Temple Bank, Beetham

Temple Bank, Beetham, Milnthorpe, Cumbria: Archaeological Desk-Based Assessment

Prior to the submission of any planning applications for work at Temple Bank, Beetham, Milnthorpe, Cumbria, Greenlane Archaeology was commissioned to carry out a desk-based assessment of the site. Temple Bank is on the east side of the centre of Beetham. Information contained in the Historic Environment Record revealed a variety of sites of archaeological interest located within close proximity to the site, the most pertinent of which is the supposed remains of a medieval chapel dedicated to St John, evidence for which, including human burials, was found during the construction of the present house. Nearby is the parish church of St Michael, which has at least 11th century origins, as well as medieval chantry college, while other human remains have been uncovered in the village, thought by an antiquarian source to be the results of a battle. Temple Bank itself was constructed in the early 19th century, probably in 1816, by the Revd Joseph Thexton, after he became vicar of Beetham in 1811. There was, however, apparently a building already on the site before this date.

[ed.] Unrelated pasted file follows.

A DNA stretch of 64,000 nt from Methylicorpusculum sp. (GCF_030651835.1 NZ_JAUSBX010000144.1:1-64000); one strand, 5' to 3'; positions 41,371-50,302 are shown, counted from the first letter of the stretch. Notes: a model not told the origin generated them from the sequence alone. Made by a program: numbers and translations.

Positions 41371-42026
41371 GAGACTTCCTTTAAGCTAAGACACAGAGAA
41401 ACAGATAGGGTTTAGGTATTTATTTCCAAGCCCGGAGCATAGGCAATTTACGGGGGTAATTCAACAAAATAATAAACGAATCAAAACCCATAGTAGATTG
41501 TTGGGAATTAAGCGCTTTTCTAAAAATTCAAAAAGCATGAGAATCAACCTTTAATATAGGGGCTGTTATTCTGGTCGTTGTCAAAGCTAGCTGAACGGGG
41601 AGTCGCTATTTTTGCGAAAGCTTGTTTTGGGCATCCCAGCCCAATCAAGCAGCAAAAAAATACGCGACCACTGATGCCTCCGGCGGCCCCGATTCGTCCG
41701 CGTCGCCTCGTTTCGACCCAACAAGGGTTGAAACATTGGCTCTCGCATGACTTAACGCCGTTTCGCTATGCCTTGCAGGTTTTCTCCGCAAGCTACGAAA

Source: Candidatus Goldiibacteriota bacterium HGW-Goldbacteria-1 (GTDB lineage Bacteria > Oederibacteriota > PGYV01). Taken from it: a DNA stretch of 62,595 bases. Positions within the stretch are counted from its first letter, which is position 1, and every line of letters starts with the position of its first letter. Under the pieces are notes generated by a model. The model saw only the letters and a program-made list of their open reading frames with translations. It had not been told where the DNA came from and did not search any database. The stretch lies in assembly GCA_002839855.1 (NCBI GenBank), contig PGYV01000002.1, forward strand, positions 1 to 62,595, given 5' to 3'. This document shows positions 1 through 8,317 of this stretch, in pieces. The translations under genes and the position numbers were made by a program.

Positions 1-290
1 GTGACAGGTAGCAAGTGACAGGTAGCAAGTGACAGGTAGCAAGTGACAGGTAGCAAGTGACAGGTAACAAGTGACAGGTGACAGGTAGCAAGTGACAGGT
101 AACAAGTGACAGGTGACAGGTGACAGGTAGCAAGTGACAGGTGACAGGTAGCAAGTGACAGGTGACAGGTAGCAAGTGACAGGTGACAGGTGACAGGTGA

Maps show that the site had essentially developed its present form by the beginning of the 19th century. It remained in the ownership of the Thexton’s descendants into the early 20th century. In the 1920s it was passed to the diocese, although it never seems to have officially been used as a vicarage; that was immediately next door to the east. After carrying out numerous repairs in the following decades the church decided to sell it in 1949.

The full report will be made available on the Archaeology Data Service website.